Tuesday, October 18, 2005

Humphrey's return turns out to be ‘a whale tale'

From Daily Republic // Oct. 18, 2005
Barry Eberling

SUISUN CITY - At first glance, the creature looked like it just might be a baby whale marking the 20th anniversary of Humphrey's famous adventures by swimming up Montezuma Slough in Suisun Marsh.

It swam under the murky, brown waters near the Beldon's Landing fishing area on Monday morning, darting amid the dozens of piles that hold up the arcing Montezuma Slough bridge.

Every now and then, it arched its back out of the water and showed a fin.

“The tail definitely looked like a whale,” said Sue Willey of Fairfield, who came to Beldon's Landing at 10 a.m. with her husband to enjoy the area's natural beauty.

Anthony Williams and Aaron Martin got a look at the creature as they drove over the bridge.

They drove up to Beldon's Landing to watch from shore.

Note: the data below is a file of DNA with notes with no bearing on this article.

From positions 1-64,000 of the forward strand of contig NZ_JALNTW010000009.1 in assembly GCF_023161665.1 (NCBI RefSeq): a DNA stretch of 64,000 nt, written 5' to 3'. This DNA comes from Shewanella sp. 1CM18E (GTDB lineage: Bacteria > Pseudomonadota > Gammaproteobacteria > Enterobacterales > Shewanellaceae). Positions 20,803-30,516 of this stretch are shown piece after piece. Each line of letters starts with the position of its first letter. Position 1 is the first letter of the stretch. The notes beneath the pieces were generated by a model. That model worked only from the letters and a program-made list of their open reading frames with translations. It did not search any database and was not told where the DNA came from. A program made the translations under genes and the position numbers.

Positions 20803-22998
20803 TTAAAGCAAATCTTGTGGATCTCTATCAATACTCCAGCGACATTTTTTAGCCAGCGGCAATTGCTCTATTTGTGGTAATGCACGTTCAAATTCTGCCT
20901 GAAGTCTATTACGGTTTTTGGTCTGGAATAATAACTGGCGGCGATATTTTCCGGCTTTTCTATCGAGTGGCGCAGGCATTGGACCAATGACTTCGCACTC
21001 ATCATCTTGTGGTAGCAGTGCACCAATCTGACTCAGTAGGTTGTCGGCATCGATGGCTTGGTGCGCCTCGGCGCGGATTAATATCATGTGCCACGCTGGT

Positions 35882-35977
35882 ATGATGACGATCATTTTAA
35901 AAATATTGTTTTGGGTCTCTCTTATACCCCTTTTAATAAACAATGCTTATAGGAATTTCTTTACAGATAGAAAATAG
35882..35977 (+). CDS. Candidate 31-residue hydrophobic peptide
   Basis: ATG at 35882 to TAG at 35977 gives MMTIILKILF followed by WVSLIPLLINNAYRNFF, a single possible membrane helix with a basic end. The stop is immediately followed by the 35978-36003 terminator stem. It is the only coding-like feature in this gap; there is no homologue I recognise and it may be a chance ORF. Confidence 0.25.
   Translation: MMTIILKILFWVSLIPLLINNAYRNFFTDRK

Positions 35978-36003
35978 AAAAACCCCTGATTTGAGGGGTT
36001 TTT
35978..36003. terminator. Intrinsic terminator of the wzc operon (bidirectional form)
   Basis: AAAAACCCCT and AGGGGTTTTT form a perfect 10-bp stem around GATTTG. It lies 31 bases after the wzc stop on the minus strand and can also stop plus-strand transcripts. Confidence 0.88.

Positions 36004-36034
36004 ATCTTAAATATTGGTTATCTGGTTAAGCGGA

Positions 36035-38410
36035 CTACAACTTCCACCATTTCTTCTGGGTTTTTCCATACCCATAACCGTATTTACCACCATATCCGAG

“We thought it was a whale, too,” Martin said.

But the handful of onlookers were unable to get a close look. They didn't have the advantage of a camera that could freeze the image. The creature usually stayed in the middle of the wide slough and lifted a part of its body out of the water for only about a second at a time.

As things turned out, this wasn't Humphrey the Humpback Whale. Instead, the creature was Suzie the Sea Lion or Seal.

Twenty years ago to the day, Humphrey was causing a stir nationwide. People by the hundreds flocked to Solano County to see the unlikely sight of a whale swimming in rivers and sloughs 50 miles inland.

History failed to repeat itself on Monday. That became apparent to Martin and Williams when they walked onto the bridge for a closer look.

“He kind of looks like a sea lion,” Williams said.

Appearances by seals or sea lions in Montezuma Slough are not a rarity, said Ted Ceder and John Legakis as they prepared to launch a boat and go fishing.

“You don't see them every time,” Ceder said. “But you see them here and there.”

Sheriff's Deputy Ed Hipol said the creatures can especially be seen during the salmon runs. He patrols the area's waters by boat.

So Humphrey the Whale will keep his unique place in the region's history. Still, the onlookers at Beldon's Landing got to enjoy themselves.

“We had something to see,” Willey said. “Normally, we just watch the little fish jump.”

Reach Barry Eberling at 425-4646 Ext. 232 or at beberling@dailyrepublic.net.

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